Well-child care: A key to growing up healthy

A hurried and worried trip to the doctor for illness or injury is no time to ask questions about your child’s behavior, diet, sleep or other issues. Carly Wilbur, MD, a pediatrician with UH Rainbow Care Network, recommends regularly scheduling visits instead. “Regularly scheduled well-child visits offer you a chance to check on your child’s development, get reassurance about parenting and develop a closer relationship with your child’s doctor,” she says.

Well-child visits keep kids healthy

At these visits, your child’s doctor may:

  • Check your child’s growth, weight and height
  • Give vaccinations to prevent disease
  • Test for illnesses
  • Check sight, hearing and teeth
  • Discuss child safety, eating and development
  • Answer questions you have about your child’s health

“The goal is to catch or prevent any problems early,” says Dr. Wilbur. She recommends preparing ahead of time to ensure you get the information you need and the doctor gets to know you and your child.

“Write down three to five important questions to ask the doctor,” says Dr. Wilbur. “Talk with other people who know your child well, such as a grandparent or caregiver, to see if they have a concern. These concerns and questions will help you focus the visit on your child’s individual needs.”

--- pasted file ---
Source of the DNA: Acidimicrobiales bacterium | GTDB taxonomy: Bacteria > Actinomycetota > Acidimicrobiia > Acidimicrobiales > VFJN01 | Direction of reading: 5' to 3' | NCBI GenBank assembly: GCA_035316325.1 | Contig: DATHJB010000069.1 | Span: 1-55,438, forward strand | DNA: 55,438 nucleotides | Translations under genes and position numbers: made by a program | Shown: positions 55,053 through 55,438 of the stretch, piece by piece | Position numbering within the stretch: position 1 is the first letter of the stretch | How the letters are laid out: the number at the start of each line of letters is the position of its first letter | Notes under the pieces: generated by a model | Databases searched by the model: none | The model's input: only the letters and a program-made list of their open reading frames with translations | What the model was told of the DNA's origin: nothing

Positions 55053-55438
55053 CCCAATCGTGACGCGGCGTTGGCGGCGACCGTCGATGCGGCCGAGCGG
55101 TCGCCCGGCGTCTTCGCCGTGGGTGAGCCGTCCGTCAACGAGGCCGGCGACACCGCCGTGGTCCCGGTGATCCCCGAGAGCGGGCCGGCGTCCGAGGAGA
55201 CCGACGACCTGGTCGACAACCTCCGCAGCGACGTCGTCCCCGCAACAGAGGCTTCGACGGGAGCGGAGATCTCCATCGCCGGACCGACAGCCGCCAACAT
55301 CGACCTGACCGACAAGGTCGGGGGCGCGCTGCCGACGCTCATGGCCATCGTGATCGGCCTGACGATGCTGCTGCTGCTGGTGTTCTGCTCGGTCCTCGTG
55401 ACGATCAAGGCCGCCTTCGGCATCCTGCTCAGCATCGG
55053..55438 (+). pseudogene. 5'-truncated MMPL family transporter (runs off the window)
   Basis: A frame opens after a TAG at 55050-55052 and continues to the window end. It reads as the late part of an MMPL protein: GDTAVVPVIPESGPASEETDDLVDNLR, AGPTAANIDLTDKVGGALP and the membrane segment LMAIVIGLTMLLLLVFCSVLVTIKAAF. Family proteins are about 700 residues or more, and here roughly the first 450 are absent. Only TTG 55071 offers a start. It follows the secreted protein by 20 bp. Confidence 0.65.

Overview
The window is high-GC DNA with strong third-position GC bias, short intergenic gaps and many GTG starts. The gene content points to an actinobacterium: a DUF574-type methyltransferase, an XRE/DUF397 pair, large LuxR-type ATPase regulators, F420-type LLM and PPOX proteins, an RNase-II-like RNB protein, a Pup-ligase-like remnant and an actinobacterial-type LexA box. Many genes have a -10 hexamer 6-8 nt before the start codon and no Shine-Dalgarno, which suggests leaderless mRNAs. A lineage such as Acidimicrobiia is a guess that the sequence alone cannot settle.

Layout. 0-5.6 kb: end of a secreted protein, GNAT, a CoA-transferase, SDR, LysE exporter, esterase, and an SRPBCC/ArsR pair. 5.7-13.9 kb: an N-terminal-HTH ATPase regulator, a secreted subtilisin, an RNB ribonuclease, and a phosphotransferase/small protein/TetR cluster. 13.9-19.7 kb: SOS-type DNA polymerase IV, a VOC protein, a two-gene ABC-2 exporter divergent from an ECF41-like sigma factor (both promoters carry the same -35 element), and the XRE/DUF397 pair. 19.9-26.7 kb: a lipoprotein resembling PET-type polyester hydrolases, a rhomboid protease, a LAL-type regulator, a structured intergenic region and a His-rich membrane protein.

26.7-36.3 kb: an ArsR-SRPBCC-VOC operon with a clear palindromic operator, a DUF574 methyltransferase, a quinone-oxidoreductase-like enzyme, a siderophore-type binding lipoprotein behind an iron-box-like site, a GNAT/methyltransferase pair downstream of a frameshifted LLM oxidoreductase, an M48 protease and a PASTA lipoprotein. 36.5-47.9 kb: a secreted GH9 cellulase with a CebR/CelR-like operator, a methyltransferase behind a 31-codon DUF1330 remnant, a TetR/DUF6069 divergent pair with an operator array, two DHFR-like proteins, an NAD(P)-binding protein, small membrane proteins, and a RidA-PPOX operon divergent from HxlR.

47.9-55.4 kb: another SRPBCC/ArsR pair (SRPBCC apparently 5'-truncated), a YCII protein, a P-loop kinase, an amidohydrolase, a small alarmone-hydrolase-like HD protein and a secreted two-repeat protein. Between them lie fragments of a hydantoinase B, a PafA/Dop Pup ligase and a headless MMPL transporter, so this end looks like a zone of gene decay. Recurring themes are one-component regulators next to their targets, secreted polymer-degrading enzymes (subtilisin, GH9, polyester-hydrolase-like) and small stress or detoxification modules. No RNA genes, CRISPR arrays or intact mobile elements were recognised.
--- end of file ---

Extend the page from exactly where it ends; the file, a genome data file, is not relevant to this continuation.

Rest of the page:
Ease your child’s fears

Children are sometimes scared of going to the doctor. Dr. Wilbur suggests these tips to help prepare your child:

  • Tell your child, or show on a toy, what will happen at the doctor’s office.
  • Let your child play with medical toys, such as a toy stethoscope.
  • Be honest if something, such as a vaccination, may be painful. Tell your child it will only hurt for a little while.
  • Teach your child to relax by breathing slowly or counting make-believe animals while getting a shot.
  • Tell your child you will stay in the doctor’s office the whole time. Then, do it.

When to schedule well-child visits

The American Academy of Pediatrics recommends that infants have their first well-child visit within two to four days after coming home from the hospital. After that, well-child visits should occur at the following ages:

  • 1 month
  • 2 months
  • 4 months
  • 6 months
  • 9 months
  • 12 months (1 year)
  • 15 months
  • 18 months
  • 24 months (2 years)
  • 30 months (2½ years)
  • 36 months (3 years)

After your child is 3 years old, schedule a well-child visit once a year up until age 21.

To schedule an appointment with a UH Rainbow Care Network pediatric primary care provider, call 216-UH4-KIDS or visit RainbowBabies.org.

Carly Wilbur

Pediatrician, UH Rainbow Care Network
Clinical Instructor, Case Western Reserve University School of Medicine

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